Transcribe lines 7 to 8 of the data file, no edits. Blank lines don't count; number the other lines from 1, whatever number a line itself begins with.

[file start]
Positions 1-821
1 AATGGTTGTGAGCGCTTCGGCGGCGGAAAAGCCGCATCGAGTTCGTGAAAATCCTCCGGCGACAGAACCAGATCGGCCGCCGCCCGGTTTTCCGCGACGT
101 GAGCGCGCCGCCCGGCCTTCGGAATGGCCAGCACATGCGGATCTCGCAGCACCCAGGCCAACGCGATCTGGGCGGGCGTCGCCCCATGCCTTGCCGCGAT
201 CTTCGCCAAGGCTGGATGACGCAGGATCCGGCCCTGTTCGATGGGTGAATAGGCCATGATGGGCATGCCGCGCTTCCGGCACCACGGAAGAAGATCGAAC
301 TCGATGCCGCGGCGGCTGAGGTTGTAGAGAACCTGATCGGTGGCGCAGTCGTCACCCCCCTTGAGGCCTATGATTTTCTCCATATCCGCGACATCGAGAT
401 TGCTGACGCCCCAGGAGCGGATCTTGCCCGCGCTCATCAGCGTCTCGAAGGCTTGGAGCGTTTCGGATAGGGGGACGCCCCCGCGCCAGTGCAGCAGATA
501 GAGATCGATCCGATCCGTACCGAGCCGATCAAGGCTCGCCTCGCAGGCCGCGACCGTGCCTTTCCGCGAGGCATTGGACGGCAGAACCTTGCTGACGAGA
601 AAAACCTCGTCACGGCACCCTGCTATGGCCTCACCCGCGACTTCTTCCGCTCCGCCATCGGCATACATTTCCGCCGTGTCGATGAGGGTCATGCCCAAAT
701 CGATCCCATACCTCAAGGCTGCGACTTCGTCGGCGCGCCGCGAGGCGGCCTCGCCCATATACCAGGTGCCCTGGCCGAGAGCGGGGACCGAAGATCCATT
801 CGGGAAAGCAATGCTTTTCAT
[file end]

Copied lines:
501 GAGATCGATCCGATCCGTACCGAGCCGATCAAGGCTCGCCTCGCAGGCCGCGACCGTGCCTTTCCGCGAGGCATTGGACGGCAGAACCTTGCTGACGAGA
601 AAAACCTCGTCACGGCACCCTGCTATGGCCTCACCCGCGACTTCTTCCGCTCCGCCATCGGCATACATTTCCGCCGTGTCGATGAGGGTCATGCCCAAAT